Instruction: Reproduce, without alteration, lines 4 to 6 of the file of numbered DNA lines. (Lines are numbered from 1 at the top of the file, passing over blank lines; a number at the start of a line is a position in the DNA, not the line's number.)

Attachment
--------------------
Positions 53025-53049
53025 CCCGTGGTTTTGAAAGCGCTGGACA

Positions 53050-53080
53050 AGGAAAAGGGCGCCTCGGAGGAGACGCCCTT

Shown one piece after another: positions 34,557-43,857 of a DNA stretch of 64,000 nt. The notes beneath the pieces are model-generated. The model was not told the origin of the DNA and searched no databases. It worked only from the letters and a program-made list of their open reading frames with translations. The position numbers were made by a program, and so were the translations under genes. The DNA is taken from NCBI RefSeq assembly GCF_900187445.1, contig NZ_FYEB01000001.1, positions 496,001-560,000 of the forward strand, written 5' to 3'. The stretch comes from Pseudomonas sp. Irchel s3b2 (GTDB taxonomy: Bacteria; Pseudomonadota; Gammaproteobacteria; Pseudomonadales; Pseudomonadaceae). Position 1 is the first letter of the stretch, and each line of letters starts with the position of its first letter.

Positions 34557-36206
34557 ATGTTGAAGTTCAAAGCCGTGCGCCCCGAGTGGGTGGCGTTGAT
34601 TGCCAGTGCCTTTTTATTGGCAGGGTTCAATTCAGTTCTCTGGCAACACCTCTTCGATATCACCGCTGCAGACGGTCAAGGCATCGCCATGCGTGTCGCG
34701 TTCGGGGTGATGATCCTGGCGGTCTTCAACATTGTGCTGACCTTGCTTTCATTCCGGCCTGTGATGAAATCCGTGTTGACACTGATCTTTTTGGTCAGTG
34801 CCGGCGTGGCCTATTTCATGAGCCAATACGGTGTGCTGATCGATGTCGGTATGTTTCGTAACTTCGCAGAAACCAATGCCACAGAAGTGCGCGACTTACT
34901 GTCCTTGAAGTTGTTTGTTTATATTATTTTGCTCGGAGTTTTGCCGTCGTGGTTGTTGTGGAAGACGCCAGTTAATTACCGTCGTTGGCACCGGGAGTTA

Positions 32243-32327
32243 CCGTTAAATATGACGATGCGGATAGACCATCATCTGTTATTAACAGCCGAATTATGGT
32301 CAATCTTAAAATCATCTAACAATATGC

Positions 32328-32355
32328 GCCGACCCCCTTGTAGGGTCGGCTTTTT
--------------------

53050 AGGAAAAGGGCGCCTCGGAGGAGACGCCCTT

Shown one piece after another: positions 34,557-43,857 of a DNA stretch of 64,000 nt. The notes beneath the pieces are model-generated. The model was not told the origin of the DNA and searched no databases. It worked only from the letters and a program-made list of their open reading frames with translations. The position numbers were made by a program, and so were the translations under genes. The DNA is taken from NCBI RefSeq assembly GCF_900187445.1, contig NZ_FYEB01000001.1, positions 496,001-560,000 of the forward strand, written 5' to 3'. The stretch comes from Pseudomonas sp. Irchel s3b2 (GTDB taxonomy: Bacteria; Pseudomonadota; Gammaproteobacteria; Pseudomonadales; Pseudomonadaceae). Position 1 is the first letter of the stretch, and each line of letters starts with the position of its first letter.

Positions 34557-36206